Is every other day a tense, anxious, angry misery as you watch people around you, who couldn't even think their way through a game of Jacks, win at workplace politics and steal the credit and glory for just about everyone's best work including yours? Read 303 Secrets of Workplace Politics, filled with tips and techniques for succeeding in workplace politics. Order Now!
Your comments are welcome
Would you like to see your comments posted here? rbrengQXfgBDvbVOiPvMuner@ChacJwRgQiJUdyUCwbMZoCanyon.comSend me your comments by email
, or by Web form
About Point Lookout
Thank you for reading this article. I hope you enjoyed it and found it useful,
and that you'll consider recommending it to a friend
Point Lookout is a free weekly email newsletter. Browse the archive
of past issues. Subscribe for free.
Support Point Lookout by joining the Friends of Point Lookout,
as an individual or as an organization.
Do you face a complex interpersonal situation? Send it in,
anonymously if you like, and I'll give you my two cents.
More articles on Personal, Team, and Organizational Effectiveness:
- How Not to Accumulate Junk
- Look around your office. Look around your home. Very likely, some of your belongings are useless and provide neither enjoyment nor cause for contemplation. Where does this stuff come from? Why can't we get rid of it?
- Changing the Subject: Part I
- Whether in small group discussions, large meetings, or chats between friends, changing the subject of the conversation can be constructive, mischievous, frustrating, creative, tension relieving, necessary, devious, or outright malicious. What techniques do we use to change the subject, and how can we cope with them?
- Virtual Presentations
- Modern team efforts almost certainly involve teleconferences, and many teleconferences include presentations, often augmented with video or graphics. Delivering these virtual presentations effectively requires an approach tailored to the medium.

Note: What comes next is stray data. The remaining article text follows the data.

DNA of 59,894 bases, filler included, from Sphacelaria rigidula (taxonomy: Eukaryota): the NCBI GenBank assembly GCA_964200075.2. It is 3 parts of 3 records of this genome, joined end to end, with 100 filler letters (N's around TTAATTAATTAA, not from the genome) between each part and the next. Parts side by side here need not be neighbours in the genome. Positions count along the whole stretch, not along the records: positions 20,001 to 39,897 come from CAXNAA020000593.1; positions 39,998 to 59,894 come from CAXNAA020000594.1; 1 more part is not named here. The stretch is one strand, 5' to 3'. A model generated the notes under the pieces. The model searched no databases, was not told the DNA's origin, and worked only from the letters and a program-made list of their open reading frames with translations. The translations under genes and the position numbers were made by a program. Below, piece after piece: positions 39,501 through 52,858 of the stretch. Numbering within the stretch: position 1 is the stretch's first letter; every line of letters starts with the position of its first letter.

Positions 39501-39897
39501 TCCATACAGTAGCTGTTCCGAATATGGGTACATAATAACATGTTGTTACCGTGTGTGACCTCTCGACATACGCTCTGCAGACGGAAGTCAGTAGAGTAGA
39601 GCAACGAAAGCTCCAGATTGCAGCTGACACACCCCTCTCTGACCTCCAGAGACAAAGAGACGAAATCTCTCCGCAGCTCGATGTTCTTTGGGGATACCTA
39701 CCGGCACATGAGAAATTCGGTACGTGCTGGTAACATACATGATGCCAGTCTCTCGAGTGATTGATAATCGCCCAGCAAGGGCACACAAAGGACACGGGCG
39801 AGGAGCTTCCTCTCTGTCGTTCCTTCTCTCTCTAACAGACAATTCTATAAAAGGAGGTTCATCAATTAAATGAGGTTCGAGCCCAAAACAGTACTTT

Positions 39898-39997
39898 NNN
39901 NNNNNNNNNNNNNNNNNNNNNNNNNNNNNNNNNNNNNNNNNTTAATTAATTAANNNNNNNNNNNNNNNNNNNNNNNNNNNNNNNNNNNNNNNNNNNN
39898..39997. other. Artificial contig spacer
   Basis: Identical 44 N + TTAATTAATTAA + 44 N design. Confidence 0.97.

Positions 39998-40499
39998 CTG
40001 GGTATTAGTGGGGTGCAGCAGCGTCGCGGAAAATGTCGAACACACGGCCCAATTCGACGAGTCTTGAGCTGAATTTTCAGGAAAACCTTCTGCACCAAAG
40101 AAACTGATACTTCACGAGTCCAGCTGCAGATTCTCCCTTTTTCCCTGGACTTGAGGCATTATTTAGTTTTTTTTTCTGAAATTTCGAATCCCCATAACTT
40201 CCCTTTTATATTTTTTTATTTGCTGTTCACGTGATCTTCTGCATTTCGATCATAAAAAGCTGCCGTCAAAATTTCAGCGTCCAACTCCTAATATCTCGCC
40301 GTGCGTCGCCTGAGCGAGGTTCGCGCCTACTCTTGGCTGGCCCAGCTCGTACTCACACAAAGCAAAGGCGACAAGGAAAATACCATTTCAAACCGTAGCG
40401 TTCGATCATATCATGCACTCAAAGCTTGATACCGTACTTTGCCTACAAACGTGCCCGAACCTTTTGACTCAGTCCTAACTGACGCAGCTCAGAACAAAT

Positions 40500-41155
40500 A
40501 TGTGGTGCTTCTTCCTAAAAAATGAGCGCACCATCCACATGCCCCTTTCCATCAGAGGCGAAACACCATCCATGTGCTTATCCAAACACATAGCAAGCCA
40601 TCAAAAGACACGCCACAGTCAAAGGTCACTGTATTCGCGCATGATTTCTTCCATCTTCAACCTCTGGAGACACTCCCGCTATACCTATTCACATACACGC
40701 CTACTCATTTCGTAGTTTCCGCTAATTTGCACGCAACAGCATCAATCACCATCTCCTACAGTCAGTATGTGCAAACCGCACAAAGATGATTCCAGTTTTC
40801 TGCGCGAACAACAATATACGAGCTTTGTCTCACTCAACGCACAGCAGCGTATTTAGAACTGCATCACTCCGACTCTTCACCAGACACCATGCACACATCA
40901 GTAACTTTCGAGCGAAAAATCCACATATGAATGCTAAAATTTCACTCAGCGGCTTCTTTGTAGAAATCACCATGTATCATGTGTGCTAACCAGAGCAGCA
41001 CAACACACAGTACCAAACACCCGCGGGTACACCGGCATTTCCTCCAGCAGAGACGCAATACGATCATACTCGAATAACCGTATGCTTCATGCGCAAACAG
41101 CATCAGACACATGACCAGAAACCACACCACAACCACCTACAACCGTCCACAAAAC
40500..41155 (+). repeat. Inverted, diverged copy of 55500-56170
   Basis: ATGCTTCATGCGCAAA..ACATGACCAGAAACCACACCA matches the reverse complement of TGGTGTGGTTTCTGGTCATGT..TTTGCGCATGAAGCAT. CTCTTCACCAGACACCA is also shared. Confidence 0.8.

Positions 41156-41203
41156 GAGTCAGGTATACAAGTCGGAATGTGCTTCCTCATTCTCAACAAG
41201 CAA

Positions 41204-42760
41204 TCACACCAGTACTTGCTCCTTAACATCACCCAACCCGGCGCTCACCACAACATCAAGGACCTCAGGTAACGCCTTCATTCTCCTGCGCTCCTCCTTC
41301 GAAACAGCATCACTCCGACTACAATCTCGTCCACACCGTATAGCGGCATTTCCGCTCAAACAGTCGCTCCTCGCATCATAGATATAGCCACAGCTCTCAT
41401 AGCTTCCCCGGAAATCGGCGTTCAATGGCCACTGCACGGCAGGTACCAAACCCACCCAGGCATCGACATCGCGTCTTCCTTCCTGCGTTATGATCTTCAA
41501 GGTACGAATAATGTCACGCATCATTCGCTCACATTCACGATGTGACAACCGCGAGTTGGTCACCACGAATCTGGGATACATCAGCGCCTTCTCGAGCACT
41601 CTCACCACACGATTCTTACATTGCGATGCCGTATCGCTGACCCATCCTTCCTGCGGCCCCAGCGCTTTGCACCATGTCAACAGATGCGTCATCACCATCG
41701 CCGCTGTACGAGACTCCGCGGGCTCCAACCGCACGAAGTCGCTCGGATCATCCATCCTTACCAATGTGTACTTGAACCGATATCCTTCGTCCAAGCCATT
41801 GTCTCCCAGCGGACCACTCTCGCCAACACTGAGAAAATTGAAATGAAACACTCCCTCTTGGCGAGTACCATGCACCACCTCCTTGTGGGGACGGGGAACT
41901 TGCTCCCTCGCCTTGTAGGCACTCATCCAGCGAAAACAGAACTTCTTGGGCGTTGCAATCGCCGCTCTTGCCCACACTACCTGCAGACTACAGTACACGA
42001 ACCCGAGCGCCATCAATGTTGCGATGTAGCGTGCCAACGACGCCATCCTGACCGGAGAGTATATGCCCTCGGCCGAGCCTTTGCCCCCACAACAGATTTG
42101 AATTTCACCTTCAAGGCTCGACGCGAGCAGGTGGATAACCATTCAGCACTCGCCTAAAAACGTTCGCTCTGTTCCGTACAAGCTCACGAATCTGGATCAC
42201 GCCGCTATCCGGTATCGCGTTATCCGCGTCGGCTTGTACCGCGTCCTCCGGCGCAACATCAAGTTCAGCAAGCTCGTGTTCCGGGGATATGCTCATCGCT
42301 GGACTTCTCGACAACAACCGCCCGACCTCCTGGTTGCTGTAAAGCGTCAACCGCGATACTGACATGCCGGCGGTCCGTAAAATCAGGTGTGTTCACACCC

- Unnecessary Boring Work: Part I
- Work can be boring. Some of us must endure the occasional boring task, but for many, everything about work is boring. It doesn't have to be this way.
- The Power and Hazards of Anecdotes: Part II
- Anecdotes are powerful tools of persuasion, but with that power comes a risk that we might become persuaded of false positions. Here is Part II of a set of examples illustrating some hazards of anecdotes.
See also Personal, Team, and Organizational Effectiveness and Managing Your Boss for more related articles.
Forthcoming Issues of Point Lookout
- Coming September 2: That Was a Yes-or-No Question: Part II
- When, in the presence of others, someone asks you "a simple yes or no" question, beware. Chances are that you're confronting a trap. Here's Part II of a set of suggestions for dealing with the yes-or-no trap. Available here and by RSS on September 2.
- And on September 9: Holding Back: Part I
- When members of teams or groups hold back their efforts toward achieving group goals, schedule and budget problems can arise, along with frustration and destructive intra-group conflict. What causes this behavior? Available here and by RSS on September 9.
I offer email and telephone coaching at both corporate and individual rates.
Contact Rick for details at rbrenCntKMeNlBMMiwlyYner@ChactyIbBNrzDDnbqVwroCanyon.com
or (617) 491-6289, or toll-free in the continental US at (866) 378-5470.
Get the ebook!
Past issues of Point Lookout